The public is increasingly aware that climate change will impact society not only through changes in average temperatures and rainfall during the 21st century, but also in the occurrence of more pronounced extreme events, and more generally in the natural variability of the Earth system. Such changes could also have significant impacts on vulnerable ecosystems in terrestrial and marine habitats. A scientific exploration predicted future changes in climate and ecosystem variability is described in a new study published in the journal Earth System Dynamics, which represents the result of a broad collaborative partnership between the IBS Center for Climate Physics (ICCP) of Pusan National University in South Korea and the Community Earth System Model (CESM) Project at the National Center for Atmospheric Research (NCAR) in the United States.
The team conducted a set of 100 global Earth system model simulations over the period 1850-2100, working with a “business as usual” scenario for relatively high greenhouse gas emissions during the 21st century. The runs were given different initial conditions and, thanks to the butterfly effect, they were able to represent a wide envelope of possible climate states over the period 1850-2100, allowing sophisticated analyzes of changes in Earth system variability over time. time. The nominal one-degree (~100 km) resolution of the model, in conjunction with the 100-member test set, represented an unprecedented set of technical challenges that needed to be addressed before moving on to the goal of evaluating how climate variability is affected by long-lasting anthropogenic changes in the climate system. “We overcame these challenges by using the IBS/ICCP Aleph supercomputer, one of Korea’s fastest supercomputers,” says ICCP’s Dr Sun-Seon Lee, co-author of the study that carried out the simulations with his NCAR colleague, Dr. Nan Rosenbloom. For the project, approximately 80 million supercomputer hours were used and approximately five petabytes of disk space (about 5,000 normal hard drives) were required for storage of model output.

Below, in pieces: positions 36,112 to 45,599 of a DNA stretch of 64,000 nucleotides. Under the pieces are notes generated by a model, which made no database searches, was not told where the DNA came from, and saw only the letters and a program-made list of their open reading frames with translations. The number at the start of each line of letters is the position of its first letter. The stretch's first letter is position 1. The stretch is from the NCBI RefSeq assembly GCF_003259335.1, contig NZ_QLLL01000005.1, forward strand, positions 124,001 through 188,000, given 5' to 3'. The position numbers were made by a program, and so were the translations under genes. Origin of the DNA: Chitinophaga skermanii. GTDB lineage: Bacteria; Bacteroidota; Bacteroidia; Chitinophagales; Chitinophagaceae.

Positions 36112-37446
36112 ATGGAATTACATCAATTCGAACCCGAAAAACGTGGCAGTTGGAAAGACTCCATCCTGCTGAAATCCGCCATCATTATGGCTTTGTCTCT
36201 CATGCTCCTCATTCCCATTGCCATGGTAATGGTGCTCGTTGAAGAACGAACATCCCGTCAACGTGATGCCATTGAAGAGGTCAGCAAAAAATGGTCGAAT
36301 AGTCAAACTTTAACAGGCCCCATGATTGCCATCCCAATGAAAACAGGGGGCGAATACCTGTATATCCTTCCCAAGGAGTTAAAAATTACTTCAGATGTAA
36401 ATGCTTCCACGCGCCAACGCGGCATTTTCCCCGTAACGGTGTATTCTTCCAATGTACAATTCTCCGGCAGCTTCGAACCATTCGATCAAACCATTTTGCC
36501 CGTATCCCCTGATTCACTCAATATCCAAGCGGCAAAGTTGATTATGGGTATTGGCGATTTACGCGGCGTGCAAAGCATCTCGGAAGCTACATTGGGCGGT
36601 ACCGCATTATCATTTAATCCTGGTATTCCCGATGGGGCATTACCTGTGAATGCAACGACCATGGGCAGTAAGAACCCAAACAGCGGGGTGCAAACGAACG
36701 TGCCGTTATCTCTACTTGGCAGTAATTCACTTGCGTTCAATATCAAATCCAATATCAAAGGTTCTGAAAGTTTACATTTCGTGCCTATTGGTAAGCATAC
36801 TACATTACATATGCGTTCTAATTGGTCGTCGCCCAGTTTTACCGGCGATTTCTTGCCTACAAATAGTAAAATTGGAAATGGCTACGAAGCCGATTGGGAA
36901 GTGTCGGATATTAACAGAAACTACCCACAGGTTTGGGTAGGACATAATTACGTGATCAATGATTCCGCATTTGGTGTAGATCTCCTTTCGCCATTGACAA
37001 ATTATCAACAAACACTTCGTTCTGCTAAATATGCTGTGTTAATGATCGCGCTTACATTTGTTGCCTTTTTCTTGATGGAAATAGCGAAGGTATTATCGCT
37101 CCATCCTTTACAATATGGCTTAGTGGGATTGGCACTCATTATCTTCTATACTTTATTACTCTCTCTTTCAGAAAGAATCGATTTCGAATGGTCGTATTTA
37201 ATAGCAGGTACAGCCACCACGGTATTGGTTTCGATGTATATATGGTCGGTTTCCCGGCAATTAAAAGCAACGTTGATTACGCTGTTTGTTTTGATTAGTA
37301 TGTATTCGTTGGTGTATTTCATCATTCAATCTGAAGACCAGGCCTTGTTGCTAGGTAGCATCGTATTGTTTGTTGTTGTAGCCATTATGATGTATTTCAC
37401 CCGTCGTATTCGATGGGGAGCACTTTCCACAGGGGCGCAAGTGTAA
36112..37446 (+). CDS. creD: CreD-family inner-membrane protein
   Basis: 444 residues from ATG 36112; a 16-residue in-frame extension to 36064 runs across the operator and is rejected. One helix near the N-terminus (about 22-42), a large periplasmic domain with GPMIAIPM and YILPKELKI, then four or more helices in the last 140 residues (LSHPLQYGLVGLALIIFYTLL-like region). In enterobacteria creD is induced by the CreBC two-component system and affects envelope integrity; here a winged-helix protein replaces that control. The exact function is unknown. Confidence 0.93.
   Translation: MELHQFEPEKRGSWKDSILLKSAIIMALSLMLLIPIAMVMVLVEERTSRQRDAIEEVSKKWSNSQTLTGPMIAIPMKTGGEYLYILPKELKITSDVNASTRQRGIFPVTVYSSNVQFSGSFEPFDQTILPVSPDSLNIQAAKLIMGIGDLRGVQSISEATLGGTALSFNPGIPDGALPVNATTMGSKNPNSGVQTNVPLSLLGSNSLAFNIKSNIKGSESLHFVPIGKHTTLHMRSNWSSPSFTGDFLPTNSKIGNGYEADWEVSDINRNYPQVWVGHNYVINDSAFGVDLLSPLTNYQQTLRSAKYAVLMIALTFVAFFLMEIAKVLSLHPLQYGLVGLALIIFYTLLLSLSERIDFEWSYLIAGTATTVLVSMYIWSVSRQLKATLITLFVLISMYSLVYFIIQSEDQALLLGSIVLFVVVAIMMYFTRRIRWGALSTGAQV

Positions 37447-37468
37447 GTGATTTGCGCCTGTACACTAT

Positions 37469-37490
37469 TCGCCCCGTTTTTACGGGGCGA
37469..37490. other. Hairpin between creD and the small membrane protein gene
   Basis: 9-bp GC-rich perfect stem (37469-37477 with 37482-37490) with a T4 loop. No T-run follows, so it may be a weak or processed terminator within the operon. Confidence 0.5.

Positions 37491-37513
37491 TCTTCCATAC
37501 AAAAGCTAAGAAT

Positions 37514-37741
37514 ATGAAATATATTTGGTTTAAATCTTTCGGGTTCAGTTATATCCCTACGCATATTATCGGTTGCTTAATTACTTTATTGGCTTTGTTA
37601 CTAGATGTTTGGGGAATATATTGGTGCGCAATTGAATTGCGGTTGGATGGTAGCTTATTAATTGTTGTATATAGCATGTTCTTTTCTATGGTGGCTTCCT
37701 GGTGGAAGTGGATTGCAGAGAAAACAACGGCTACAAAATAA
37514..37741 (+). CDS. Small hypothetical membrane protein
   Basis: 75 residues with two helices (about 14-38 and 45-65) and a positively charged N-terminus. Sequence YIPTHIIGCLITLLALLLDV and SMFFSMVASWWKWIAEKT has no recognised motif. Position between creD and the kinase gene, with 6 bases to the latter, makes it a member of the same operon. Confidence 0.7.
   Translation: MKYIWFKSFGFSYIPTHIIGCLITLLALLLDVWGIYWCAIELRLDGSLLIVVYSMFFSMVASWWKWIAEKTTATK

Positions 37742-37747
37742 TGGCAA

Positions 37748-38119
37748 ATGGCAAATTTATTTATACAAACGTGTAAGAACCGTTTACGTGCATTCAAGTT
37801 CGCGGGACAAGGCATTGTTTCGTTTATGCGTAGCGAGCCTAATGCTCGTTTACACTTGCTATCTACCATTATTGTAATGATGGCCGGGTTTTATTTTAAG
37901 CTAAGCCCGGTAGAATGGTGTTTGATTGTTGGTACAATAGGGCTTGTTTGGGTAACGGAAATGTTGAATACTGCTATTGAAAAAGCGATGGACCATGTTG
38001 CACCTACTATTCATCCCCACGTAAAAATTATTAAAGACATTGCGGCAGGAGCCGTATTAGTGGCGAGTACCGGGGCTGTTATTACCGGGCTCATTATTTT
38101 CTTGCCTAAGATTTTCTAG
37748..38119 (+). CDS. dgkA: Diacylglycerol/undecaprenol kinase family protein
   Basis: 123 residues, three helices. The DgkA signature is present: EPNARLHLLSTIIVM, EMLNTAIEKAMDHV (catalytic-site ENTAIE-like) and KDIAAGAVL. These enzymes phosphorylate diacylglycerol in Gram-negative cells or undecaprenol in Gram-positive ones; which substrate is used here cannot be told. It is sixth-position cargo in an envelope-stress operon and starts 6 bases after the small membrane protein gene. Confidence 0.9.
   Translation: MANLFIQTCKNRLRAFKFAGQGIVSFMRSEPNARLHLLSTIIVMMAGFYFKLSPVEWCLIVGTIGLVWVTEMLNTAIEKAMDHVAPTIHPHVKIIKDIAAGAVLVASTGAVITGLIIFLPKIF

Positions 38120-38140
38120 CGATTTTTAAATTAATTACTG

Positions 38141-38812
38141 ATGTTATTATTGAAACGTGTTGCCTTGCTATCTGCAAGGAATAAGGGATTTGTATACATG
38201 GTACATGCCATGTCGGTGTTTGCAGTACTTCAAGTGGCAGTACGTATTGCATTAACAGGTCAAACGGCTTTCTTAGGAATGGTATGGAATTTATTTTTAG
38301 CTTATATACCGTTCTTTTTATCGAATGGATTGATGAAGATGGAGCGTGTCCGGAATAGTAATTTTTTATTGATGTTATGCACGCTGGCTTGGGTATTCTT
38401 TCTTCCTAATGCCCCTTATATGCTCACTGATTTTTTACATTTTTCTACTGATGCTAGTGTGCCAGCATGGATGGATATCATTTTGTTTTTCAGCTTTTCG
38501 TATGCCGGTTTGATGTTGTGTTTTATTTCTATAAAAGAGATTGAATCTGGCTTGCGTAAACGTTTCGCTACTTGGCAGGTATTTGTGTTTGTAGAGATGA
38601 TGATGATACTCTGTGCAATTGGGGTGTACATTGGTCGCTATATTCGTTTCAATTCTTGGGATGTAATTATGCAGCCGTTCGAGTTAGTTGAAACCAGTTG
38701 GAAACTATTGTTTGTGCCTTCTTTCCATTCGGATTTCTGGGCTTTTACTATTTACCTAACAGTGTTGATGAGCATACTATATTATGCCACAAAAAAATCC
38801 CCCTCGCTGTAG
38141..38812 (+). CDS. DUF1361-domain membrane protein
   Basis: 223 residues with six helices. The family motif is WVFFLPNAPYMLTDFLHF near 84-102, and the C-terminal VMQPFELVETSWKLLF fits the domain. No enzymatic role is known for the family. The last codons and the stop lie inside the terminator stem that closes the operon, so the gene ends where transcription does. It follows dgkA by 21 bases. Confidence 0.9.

The main conclusion of the study is that the impact of climate change is apparent in nearly every aspect of climate variability, ranging from extremes of temperature and precipitation on land to the increase in the number of fires in California, changes in the magnitude of phytoplankton blooms in the North Atlantic. Ocean. Each of these changes has significant impacts on the sustainable management of resources. For example, the occurrences of extreme precipitation events during the 21st century (between 2000-2009 and 2090-2099) indicate that extremes are expected to become more common in many regions. These projected changes in precipitation extremes are in fact representative of the ubiquity of changes in extremes in the future over a wide range of climate and ecosystem variables, which has important implications for future adaptation strategies.
“In addition to large-scale changes in extreme events, our study also identified large-scale changes in seasonal cycle structure during the 21st century, showing increased growing season length in continental regions north of 50°N,” says ICCP’s Dr Keith Rodgers, first author of the study and co-lead of the CESM2 Large Ensemble Project. Largely due to mean state warming and resulting changes in the timing of winter snow cover retreat and advancement, by the end of the 21st the length of the century growing season is expected to increase by three weeks.
Taken together, the computer simulations reveal that on our planet, we can expect widespread changes in climate variability, ranging from synoptic storms to seasons to El Niño to decades. Dr Gokhan Danabasoglu, co-author of the study and co-lead of the project, said that “an important step moving forward will be to more fully identify potential societal impacts and communicate the implications for policy. adaptation”. This wider study has already motivated a number of more specialized scientific investigations using the huge volume of simulation results, covering topics ranging from impacts on the marine ecosystem to hydrological changes that affect water supply.
– This press release was originally posted on the Institute for Basic Science website